•    Strictly enforce the minimum age of 15 for all employment (including domestic work) and ensure that all children (particularly girls) enjoy the right to free and compulsory basic education;

•    Adopt a domestic worker law that ensures compliance with the 2011 ILO Convention 189 on decent work for domestic workers

•    Create an effective system for identifying, removing and rehabilitating child domestic workers from illegal or abusive employment; and

•    Criminally prosecute individuals responsible for violence or other criminal offenses against child domestic workers.

In addition, the World Day Against Child Labour provides the opportunity for all of us to take action to build the worldwide movement against child labor.

Take Action to end child labor.  Learn what you can do to inform yourself and raise awareness in your community.  The ILO’s SCREAM (Supporting Children’s Rights through Education, the Arts and Media) programme has factsheets, presentations, postcards, poems, and more. The SCREAM education pack is available in multiple languages.

Join the 12to12 to End Child Labour community.  Learn more about the issue and join the 12to12 Community Portal, which provides a common platform for experience and knowledge sharing on research, activities and events  related to the World Day Against Child Labour.

Find out what kids and teens can do to help.  The ILO’s Youth in Action against Child Labour campaign has ideas, information,  videos and other resources to help young people take action to end child labor.

Make a pinwheel with your kids.  The pinwheel has become the symbol of the international fight against child labor.  The pinwheel campaign to raise awareness about child labor began in Brazil in 2004. The five blades of the pinwheel represent the different continents of the world and the wind that makes the pinwheel spin is the will to act and to pass on the message until all countries take adequate measures to end child labor. Download a kit to make a pinwheel to keep the movement going!

 

Regrets

A couple of days ago, my  daughter asked me, “Do you ever have regrets?”

She asked me this in the bathroom, as I was drying my hair.  No matter what I am doing, my two youngest kids seem to hover around me, fluttering like moths to a flame.  The lack of privacy – not to mention personal space – doesn’t really bother me anymore.  And often, as on this particular morning, it provides the opportunity to talk about whatever is bubbling to the surface of  their young minds.

I weighed my possible responses. My daughter just turned eight. What could a second-grader possibly know about regret?  In the end, I answered that, in general, my regrets were not about things that I had done but rather about things that I had NOT done.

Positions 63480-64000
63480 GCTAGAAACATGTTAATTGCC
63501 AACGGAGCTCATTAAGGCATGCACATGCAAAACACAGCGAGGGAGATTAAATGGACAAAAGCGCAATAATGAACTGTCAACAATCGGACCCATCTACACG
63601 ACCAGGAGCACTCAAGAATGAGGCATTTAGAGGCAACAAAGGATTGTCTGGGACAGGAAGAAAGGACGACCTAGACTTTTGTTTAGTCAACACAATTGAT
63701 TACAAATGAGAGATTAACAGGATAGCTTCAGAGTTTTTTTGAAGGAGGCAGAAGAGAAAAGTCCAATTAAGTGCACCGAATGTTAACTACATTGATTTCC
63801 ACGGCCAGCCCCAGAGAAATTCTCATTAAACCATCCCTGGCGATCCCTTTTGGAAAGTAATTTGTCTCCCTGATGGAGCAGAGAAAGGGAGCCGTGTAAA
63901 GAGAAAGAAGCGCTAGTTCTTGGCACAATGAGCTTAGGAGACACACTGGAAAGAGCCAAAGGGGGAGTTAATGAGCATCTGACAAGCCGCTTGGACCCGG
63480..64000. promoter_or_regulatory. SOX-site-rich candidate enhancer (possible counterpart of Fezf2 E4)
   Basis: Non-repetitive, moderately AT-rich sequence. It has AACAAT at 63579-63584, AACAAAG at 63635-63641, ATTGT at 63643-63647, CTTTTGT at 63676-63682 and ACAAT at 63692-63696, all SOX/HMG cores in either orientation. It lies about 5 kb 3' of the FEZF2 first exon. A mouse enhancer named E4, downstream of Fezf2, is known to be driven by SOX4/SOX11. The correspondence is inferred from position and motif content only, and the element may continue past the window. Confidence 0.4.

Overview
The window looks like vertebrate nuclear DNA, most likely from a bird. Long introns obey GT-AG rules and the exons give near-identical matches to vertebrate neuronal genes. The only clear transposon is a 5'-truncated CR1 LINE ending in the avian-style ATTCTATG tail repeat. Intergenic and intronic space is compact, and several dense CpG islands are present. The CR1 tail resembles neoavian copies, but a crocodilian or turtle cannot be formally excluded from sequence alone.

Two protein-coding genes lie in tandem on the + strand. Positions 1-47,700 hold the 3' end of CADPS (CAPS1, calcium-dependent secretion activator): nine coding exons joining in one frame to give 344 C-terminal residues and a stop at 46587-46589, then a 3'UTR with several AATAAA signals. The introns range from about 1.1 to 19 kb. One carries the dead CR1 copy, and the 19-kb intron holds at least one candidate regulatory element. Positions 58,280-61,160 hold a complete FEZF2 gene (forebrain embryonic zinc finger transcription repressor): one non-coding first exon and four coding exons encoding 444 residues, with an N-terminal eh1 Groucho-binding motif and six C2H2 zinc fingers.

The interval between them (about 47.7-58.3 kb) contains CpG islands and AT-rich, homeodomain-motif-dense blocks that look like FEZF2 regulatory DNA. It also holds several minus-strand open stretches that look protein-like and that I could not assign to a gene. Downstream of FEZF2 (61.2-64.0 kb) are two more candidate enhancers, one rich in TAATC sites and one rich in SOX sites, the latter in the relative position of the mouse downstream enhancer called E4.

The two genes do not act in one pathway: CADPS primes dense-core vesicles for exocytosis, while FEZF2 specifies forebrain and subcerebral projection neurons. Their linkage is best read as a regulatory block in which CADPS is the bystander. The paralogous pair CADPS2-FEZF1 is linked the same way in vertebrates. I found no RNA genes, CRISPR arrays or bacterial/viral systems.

“Do YOU have any regrets?” I asked.

After a pause, she admitted, “Sometimes I’m not so nice to some kids at school.”

“But recognizing that you aren’t always nice means that you can do something about it,” I pointed out.  “Right?”

She shrugged and wandered off with her American Girl doll.  Maybe the message would sink in.

But for me,  a question remained, left hanging in the humid, post-shower bathroom air.

What do you do when you have regrets but you know that there is not a thing in the world that you can do about them?

The truth is that my daughter’s question brought me back to a conversation that I had in a very different context.  Several years ago, I spent some time in the Buduburam Refugee Settlement in Ghana. I was with a team taking statements from Liberian refugees for the Truth and Reconciliation Commission of Liberia.  It was almost exactly six years ago – May 2007 – and it was grueling, emotional work.  I interviewed more than 40 people that week and every single one of them  had suffered multiple layers of trauma and unimaginably tragic loss.  One after another, in family groups and as individuals, they sat before me in a small, cramped office.  Sometimes there was power for the ceiling  fan to move the hot, heavy air; sometimes there was not.  Each one of them was a survivor of horror, a testifier to the nightmare of war.  (I’ve written about some of them before in Talking To My Kids About Death.)

Even though they had left their homeland of Liberia, what they had experienced was still very much with them.  Even if they could push it down deep during the day, the terrors they witnessed would return to haunt their dreams.   Many people I interviewed told me of how the nightmares startled them awake at night, sweating and crying.  Many more told me of hearing others screaming in the night, neighbors who were trapped in their own PTSD- induced nightmares. There is no privacy in a refugee camp.

There was one woman who has always stayed with me.  She was middle-aged, calm and collected.  She told me her story in detail, almost scientifically exact.  Clearly, she had relived the events many times over.  She told me of her life before the war, the fighting and chaos that separated her from her husband and some of her children, the desperate weeks when she, her youngest children, and their neighbors hid in the bush, the treacherous journey to the border. The years – more than a decade- of limbo in this refugee camp.

At the end of any interview, I always ask, “Is there anything else you would like to tell me?”

This woman told me of that the only true regret that she had, the only regret of her life, was about something that she had not been able to do. What she told me went something like this: